from The American Heritage® Dictionary of the English Language, 4th Edition
- n. Games A combination of two high cards of the same suit separated by two degrees, such as the king and jack of hearts, especially in a bridge or whist hand.
from Wiktionary, Creative Commons Attribution/Share-Alike License
- n. An interrupted sequence of high cards of the same suit, such as the king and jack or the ace and queen.
from the GNU version of the Collaborative International Dictionary of English
- n. The holding by the fourth hand of the best and third best cards of a suit led; also, sometimes, the combination of best with third best card of a suit in any hand.
from The Century Dictionary and Cyclopedia
- n. In whist. the best and third best cards, or the second and fourth best cards, in play, of a suit: known in the former case as a major tenace, in the latter as a minor tenace.
If declarer believed that Sementa had chosen the unorthodox lead of a low card from a doubleton, he could now have made the contract easily because he had a tenace in diamonds – the eight would force West to cover with the nine, and declarer's six would beat West's three.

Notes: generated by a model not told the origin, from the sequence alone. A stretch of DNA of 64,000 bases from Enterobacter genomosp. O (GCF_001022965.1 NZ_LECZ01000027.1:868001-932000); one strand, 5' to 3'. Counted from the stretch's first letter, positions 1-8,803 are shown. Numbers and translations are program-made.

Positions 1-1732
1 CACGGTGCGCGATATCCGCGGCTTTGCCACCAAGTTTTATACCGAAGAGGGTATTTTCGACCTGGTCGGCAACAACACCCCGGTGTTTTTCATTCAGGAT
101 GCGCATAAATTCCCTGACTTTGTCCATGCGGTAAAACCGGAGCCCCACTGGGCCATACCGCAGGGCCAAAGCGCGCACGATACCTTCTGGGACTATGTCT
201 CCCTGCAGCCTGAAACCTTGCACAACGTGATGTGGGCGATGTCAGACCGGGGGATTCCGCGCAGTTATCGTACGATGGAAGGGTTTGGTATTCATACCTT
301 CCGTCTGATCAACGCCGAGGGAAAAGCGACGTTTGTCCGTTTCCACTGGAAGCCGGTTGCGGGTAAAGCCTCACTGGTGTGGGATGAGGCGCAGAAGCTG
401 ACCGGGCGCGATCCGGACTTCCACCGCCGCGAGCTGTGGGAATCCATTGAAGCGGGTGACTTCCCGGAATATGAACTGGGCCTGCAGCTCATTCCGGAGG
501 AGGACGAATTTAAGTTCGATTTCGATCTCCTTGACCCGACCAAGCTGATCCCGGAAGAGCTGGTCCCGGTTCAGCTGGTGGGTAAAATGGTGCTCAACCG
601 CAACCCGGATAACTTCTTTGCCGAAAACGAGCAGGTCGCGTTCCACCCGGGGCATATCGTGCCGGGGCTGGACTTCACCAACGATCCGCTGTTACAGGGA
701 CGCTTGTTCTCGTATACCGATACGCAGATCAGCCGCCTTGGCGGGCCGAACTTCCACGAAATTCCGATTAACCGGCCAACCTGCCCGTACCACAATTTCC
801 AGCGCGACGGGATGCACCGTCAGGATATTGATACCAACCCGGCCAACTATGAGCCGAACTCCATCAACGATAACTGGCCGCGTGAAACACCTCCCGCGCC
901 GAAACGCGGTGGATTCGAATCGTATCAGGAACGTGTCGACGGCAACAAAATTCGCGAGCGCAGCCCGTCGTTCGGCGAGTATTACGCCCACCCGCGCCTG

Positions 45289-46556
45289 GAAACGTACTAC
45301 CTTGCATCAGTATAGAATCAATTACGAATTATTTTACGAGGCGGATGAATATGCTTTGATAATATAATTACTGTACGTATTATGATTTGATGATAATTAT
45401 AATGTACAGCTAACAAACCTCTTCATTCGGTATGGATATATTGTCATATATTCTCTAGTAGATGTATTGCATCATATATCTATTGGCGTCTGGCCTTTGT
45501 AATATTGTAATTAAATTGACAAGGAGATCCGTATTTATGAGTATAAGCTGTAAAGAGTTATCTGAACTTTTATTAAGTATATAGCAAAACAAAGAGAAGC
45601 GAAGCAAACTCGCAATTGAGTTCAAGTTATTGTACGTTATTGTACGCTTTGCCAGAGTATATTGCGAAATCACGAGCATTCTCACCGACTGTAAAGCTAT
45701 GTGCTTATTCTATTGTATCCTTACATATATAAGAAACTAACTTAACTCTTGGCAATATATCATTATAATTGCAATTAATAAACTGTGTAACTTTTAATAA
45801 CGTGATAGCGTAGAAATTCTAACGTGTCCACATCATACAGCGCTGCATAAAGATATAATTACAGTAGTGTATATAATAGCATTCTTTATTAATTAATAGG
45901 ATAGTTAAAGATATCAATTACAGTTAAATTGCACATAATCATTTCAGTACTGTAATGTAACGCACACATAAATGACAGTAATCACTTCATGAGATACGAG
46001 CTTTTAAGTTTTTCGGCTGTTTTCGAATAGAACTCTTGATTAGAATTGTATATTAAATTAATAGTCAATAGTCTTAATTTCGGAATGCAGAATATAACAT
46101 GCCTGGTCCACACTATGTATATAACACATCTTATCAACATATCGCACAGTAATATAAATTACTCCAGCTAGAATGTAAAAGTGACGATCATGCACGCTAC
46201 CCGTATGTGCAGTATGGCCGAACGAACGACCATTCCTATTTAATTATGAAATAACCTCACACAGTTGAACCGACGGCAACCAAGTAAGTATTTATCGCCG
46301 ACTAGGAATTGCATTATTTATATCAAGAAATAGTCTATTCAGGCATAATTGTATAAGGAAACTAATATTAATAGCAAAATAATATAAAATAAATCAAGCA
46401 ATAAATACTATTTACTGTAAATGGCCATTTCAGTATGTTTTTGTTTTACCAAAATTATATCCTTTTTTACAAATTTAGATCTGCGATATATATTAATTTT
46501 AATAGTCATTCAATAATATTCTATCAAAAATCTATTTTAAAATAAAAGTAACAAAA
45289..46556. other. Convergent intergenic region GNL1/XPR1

If the Professor switches to a club at once, without cashing his last spade, declarer wins in dummy and throws West in with the last heart, compelling him to lead another club into the tenace on the table.
A lead from a tenace or a guarded king or queen is to be avoided.
But with ace and knave, if dummy has either king or queen, the knave should usually be played, partly because the other high card may be in the leader's hand, partly because, if the finesse fails, the player may still hold a tenace over dummy.
With this holding the King is manifestly most advantageous, as if the Declarer hold Ace, Knave, it will either force the Ace and hold the tenace over the Knave or win the trick.
If two high cards be missing from the tenace suit, as in the case when it is headed by Ace, Queen, Ten, or King, Knave, Ten, and the
This, while not nearly so desirable an opening as a singleton, is better than leading from a tenace.
Therefore, as a general proposition, unless the partner have declared, the tenace suit should be led.
He should avoid opening a tenace suit, regardless of its length.
In this situation, with a tenace in the long suit, it is sometimes advisable to try, by leading another suit, to get the partner in, so that he may lead through the Declarer's strength in the suit called by the leader.
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